After you have been charged, police will provide a package with all the evidence they collected, known as the “disclosure package,” to the Crown Prosecutor. You will have the right to access this disclosure package to see the evidence against you. Once you retain one of our lawyers, we will assist you in obtaining the disclosure package, and we will review it with you to assess the strengths and weaknesses of the Crown’s case, as well as any legal defences that may be available to you.
Bail Process and Conditions for Drug Possession Charges in Saskatchewan
How do I get myself or a loved one out on bail for drug possession charges in Saskatchewan?
If you have been charged with simple drug possession, it is not uncommon for police to release you at the scene on a release order. Police will provide you with a Promise to Appear document outlining your charges, and any required appearances you must make. This document may also include conditions that you are required to follow while on release.
However, if you have a prior drug conviction of any sort, you are charged with possession of a more serious substance, or of very large quantities, the police or Crown Prosecutor will often ask the Judge to order that you be held in jail until your trial. In these cases, a formal bail hearing may be required to secure your release.
The bail hearing must be held within 24 hours, a period that starts from the moment of arrest or detention rather than the time when you are brought to the police station or Courthouse.
Loved ones are not able to contact you while you are detained. The police will not release any information to friends or family due to privacy laws. Your lawyer is the only person allowed to contact you. Once the police have verified your lawyer’s details, they will pass on information about your whereabouts, if requested.
Because of these difficulties, while you are held in custody, it is best to appoint a competent defence lawyer as soon as possible to manage the legal processes and communicate with loved ones. After an arrest, the police must provide you with the opportunity to call a lawyer in private and, if that happens, stop questioning you.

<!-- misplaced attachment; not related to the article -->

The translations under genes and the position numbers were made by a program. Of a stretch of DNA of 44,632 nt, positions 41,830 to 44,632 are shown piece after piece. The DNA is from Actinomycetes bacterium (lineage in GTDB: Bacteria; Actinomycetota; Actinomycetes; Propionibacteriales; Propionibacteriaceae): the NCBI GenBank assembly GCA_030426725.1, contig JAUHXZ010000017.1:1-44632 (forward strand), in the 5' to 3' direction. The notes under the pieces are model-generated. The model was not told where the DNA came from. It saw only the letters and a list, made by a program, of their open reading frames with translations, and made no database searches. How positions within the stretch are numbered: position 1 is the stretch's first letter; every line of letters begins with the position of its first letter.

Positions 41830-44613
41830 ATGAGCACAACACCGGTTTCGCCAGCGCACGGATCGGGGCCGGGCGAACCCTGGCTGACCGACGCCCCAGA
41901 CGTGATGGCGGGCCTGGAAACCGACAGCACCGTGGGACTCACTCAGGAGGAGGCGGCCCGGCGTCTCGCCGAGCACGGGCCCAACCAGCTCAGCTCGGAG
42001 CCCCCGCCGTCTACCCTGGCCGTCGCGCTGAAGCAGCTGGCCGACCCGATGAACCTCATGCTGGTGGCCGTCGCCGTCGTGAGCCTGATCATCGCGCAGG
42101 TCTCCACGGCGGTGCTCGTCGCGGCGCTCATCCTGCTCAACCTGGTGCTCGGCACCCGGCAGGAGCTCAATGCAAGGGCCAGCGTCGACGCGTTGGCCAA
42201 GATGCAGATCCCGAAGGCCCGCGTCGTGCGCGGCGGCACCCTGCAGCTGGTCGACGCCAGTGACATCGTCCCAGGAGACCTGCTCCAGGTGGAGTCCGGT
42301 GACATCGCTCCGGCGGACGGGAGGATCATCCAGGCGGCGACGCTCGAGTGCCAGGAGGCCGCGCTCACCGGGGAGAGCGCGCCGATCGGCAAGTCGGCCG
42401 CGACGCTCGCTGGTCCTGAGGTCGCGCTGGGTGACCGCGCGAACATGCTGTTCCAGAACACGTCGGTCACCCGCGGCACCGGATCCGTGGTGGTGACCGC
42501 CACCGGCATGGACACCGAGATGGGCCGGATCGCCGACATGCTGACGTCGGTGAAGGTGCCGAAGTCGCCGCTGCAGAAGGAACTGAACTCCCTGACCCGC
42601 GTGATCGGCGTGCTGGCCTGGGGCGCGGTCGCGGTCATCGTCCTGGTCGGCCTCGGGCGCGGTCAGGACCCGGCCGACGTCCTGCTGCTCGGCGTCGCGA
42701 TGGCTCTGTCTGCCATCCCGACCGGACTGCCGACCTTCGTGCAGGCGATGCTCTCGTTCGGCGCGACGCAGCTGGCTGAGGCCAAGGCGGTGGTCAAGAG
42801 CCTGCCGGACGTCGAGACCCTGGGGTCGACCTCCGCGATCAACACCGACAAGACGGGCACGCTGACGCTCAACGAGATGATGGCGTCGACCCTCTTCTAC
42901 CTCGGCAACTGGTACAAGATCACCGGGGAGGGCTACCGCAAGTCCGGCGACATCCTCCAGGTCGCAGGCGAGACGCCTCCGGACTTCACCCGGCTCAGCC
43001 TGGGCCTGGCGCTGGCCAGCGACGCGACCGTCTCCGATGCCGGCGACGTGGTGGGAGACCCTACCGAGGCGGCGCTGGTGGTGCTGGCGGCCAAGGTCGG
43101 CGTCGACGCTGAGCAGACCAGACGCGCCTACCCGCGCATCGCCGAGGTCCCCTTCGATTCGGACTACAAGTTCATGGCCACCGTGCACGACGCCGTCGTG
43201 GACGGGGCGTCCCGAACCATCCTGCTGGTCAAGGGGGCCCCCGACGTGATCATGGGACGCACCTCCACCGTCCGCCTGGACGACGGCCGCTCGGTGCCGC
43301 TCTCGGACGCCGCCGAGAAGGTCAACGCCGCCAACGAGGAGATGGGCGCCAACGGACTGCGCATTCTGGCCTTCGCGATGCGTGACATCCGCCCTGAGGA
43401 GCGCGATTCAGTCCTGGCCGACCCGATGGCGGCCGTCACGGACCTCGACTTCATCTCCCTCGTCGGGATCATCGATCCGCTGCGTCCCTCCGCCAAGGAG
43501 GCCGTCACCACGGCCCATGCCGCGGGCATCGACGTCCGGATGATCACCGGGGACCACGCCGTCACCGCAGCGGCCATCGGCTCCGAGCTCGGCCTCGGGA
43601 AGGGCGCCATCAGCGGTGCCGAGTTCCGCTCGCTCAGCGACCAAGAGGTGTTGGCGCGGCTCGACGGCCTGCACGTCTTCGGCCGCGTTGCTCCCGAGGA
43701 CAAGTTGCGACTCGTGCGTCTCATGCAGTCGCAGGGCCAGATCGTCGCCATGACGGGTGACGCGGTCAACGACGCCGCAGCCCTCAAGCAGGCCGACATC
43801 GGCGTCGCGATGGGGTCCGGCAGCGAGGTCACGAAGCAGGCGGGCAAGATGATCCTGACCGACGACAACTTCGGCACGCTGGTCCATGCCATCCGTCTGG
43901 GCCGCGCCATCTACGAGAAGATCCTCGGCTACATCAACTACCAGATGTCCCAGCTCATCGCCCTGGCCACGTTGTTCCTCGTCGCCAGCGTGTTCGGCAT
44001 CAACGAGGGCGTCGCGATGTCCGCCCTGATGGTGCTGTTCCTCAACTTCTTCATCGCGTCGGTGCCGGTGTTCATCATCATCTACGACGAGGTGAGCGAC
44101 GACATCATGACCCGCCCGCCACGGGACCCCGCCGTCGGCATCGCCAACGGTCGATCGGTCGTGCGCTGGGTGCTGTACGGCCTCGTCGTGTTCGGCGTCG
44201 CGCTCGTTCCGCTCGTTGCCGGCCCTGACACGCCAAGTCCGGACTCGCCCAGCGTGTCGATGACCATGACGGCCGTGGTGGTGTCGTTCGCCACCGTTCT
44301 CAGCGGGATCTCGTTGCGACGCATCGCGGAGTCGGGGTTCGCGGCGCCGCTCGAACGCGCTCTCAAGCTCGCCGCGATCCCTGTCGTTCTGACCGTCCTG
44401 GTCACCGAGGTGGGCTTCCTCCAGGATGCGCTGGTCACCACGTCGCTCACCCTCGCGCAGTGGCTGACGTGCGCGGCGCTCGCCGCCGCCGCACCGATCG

Once you retain one of our experienced criminal defence lawyers, we will begin working to secure your release on bail.
We will immediately do the following:
- Call the district office where you are being held, or the Courthouse if you have been transported, and speak to you.
- Contact the Prosecutor assigned to the bail hearing to start negotiating your release.
- Order and secure a copy of the police information package that details the allegations against you in advance of the bail hearing. This allows the lawyer to make meaningful representations to the court about why you should be released on bail.
- Conduct either an in-person or teleconference bail hearing to secure your release.
When you attend your bail hearing, the Judge will consider the following factors:
- Is detention necessary to secure your attendance in court?
- Is detention necessary to protect the public from a substantial risk of re-offence?
- Is detention necessary in all the circumstances to maintain confidence in the administration of justice?
Due to the serious nature of drug possession allegations, the Crown Prosecutor is likely to request your detention until the charges are completed in the court system. Therefore, the Court may deny your release. If you are released, you will likely face tight restrictions (see below).
Rest assured, we will work to not only secure your release but also to ensure the least restrictive set of bail conditions (including the minimum cash deposit).